Saudi allies face pressure to address famine in Yemen

Western powers profit from kingdom’s offensive while 20 million Yemenis require aid

A Yemeni student inspects the site of alleged Saudi-led air strikes at a memorial of Egyptian soldiers, in Sana’a, Yemen. Photograph: Yahya Arhab/EPA

A Yemeni student inspects the site of alleged Saudi-led air strikes at a memorial of Egyptian soldiers, in Sana’a, Yemen. Photograph: Yahya Arhab/EPA

 

Yemen faces “apocalypse now” unless the war devastating the country and punishing its citizens is halted. After 1,000 days of Saudi-coalition air strikes, UN emergency co-ordinator in Yemen Jamie McGoldrick has issued this dire warning with the aim of pressing allies of Saudi Arabia to deal with the world’s “worst humanitarian crisis”, which threatens to become the “worst famine in 50 years” if the Saudi blockade of Hodeida port is not lifted.

In comments included in a prepared statement and in an interview with the BBC, McGoldrick dismissed Saudi claims that Yemeni rebels were smuggling arms through the port . He said a UN verification mechanism dealing with arriving ships had “never found any weapons”.

He said 20 million Yemenis, out of a population of 28 million, required humanitarian assistance; of this number 10 million were trapped in conflict zones where there needed to be a pause in fighting to permit the delivery of relief supplies.

The Saudi blockade tightened after a missile fired by Houthi rebels was intercepted near the kingdom’s capital on November 4th. A second missile was also destroyed on December 19th.

Although international pressure has compelled Riyadh to permit the entry of fuel and food, there needs to an uninterrupted flow of supplies through Hodeida port, which formerly handled 70 per cent of goods for a country 90 per cent dependent on imports.

In addition to starvation, Yemenis face malaria, dengue fever, diphtheria, and cholera – one million cases of which have already been reported – and Saudi-coalition air strikes. In January this year McGoldrick stated civilian deaths from the conflict had reached 10,000; the toll since then has not been revealed.

The Yemen Data Project – an independent data collection project aimed at collecting and disseminating data on the conduct of the war in Yemen – has said nearly one-third of Saudi-coalition air strikes have hit schools, hospitals, mosques and infrastructure.

Of 15,489 air raids conducted from March 26th, 2015, to December 15th, 2017, 386 struck farms, 212 schools, 183 marketplaces, 44 historical buildings and 44 mosques, the project said.

Houthi rebels seized control of much of Yemen in late 2014 after Saudi-backed president, Abed Rabbo Mansour Hadi, cut fuel subsidies and postponed elections and negotiations over a new constitution. Riyadh accuses the Houthis of being proxies for Shia Iran, the Sunni Saudis’ regional rival.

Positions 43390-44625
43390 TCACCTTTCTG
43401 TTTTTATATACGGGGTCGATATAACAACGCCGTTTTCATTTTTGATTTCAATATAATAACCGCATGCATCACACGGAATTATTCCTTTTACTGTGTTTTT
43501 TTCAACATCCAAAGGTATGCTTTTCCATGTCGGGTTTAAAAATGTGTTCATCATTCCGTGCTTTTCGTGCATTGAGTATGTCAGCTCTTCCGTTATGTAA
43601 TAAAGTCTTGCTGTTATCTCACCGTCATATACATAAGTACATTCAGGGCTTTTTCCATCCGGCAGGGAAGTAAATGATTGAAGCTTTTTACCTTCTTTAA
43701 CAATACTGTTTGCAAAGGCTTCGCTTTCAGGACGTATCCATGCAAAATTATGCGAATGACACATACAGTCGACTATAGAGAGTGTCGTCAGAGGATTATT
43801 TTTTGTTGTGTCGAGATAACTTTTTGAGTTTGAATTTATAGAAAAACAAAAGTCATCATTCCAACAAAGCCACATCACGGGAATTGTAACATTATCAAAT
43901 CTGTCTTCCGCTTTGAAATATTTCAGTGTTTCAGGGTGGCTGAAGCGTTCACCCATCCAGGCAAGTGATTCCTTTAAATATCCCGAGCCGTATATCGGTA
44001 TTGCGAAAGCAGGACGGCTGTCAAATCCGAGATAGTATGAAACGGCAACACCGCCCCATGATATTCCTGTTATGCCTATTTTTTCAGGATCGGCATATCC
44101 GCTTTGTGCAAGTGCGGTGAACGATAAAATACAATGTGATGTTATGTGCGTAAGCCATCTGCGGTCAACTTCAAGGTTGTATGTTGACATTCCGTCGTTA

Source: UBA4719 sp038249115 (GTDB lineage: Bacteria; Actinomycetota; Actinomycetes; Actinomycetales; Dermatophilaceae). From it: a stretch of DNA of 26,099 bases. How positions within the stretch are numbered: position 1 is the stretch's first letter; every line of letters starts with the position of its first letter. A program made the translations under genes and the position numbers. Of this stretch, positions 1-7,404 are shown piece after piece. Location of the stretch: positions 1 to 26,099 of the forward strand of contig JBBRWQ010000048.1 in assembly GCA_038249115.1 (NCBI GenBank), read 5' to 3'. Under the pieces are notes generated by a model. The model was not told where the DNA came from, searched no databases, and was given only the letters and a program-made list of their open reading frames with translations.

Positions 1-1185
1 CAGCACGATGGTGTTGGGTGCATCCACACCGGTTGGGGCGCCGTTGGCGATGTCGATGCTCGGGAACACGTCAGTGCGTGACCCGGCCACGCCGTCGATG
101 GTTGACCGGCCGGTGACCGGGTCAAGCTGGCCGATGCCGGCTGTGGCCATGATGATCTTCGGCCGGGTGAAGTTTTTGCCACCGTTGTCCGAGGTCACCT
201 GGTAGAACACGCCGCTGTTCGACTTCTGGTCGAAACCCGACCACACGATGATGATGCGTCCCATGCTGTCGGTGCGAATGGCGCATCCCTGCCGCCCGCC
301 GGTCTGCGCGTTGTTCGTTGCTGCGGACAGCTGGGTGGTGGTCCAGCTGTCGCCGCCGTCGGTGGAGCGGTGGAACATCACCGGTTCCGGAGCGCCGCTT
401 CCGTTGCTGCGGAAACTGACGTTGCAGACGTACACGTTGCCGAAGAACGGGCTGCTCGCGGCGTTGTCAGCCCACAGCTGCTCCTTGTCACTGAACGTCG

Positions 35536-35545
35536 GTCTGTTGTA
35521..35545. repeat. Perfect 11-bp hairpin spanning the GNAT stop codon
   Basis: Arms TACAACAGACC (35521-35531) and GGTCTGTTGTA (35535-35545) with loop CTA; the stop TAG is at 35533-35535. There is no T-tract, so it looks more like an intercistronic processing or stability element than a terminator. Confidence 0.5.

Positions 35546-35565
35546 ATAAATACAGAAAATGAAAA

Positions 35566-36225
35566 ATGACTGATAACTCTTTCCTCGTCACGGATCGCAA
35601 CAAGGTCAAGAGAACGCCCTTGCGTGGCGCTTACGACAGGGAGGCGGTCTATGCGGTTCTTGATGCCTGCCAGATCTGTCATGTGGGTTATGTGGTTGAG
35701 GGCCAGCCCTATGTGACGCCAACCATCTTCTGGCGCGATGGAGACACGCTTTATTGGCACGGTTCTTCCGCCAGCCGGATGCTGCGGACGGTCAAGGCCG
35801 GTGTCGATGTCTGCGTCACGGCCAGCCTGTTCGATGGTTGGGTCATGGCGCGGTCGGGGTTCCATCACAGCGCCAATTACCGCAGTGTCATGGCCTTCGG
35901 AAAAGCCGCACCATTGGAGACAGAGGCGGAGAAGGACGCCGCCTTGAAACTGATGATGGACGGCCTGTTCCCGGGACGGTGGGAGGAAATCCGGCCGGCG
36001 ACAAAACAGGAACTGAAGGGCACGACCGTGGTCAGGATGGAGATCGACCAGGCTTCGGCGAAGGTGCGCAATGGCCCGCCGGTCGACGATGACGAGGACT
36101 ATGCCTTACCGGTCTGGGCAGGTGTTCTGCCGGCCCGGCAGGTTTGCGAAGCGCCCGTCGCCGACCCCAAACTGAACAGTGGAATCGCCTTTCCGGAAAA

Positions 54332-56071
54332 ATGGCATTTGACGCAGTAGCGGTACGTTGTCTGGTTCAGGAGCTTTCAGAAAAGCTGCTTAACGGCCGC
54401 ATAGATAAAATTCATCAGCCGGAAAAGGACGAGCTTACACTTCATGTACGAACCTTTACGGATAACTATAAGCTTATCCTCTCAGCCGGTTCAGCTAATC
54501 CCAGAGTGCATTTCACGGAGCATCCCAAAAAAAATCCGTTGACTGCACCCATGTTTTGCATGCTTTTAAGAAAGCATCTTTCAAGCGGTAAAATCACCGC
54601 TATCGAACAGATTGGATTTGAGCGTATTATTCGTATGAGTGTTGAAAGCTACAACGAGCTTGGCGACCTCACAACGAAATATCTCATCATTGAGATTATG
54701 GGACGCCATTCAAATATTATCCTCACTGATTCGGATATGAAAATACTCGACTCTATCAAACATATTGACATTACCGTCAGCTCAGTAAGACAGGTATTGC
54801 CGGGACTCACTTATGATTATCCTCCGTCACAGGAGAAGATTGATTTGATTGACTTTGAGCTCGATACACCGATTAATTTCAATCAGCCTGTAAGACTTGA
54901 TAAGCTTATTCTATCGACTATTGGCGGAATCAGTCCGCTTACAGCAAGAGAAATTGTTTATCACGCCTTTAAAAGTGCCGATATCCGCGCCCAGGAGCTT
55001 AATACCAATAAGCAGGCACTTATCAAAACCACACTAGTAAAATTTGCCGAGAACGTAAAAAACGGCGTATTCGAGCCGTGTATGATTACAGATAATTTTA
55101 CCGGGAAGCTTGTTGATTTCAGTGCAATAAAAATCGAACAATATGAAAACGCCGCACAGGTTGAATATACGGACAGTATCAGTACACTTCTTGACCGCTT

This is the cover story. The conflict is, in fact, a particularly brutal episode in a centuries-old feud between Saudi desert tribesmen and Yemeni heirs of an ancient civilisation. Recent military defeats by Houthi fighters, based in the north of Yemen, have prompted the Saudis to launch their campaign against the entire country.

Complicit

Amnesty International, Human Rights Watch and other rights organisations argue the US, Britain and France, Saudi Arabia’s chief suppliers of weaponry, are at risk of being complicit in war crimes in Yemen.

The US, Britain and France became parties to the Saudi-led campaign during its first weeks by deploying officers to the Saudi air force command centre where they have access to lists of targets. According to MS&T magazine, French pilots “flew reconnaissance missions over Houthi positions for the benefit of the Saudi client and kept on training its fighter pilots”.

The US dispatched refuelling aircraft for Saudi bombing missions and provided intelligence, fuel tankers, munitions and military helicopters. During his visit to Riyadh in May, Donald Trump promised to sell Saudi Arabia $110 billion (€91bn) in weapons, aircraft, and munitions over the next decade.

As part of this deal, Saudi Arabia is set to receive $7 billion worth of precision-guided missiles from US firms. Human Rights Watch has documented unlawful attacks in which US arms were used.

The supply of British-made bombs, arms, and war planes to Saudi Arabia has risen by nearly 500 per cent to £4.6 billion (€5.2bn) since start of the Saudi offensive. From 2010-2016, France sold €9 billion of weaponry adapted to Middle East warfare to Saudi Arabia, amounting to 15-20 per cent of France’s annual arms exports. France stepped up deliveries of weaponry to Saudi Arabia and its allies after March 2015.

Amnesty has called on “all countries [to] immediately halt the flow of army and military assistance to members of the Saudi-led coalition for use in Yemen. This includes any equipment or logistical support being used to maintain [Riyadh’s] blockade.”

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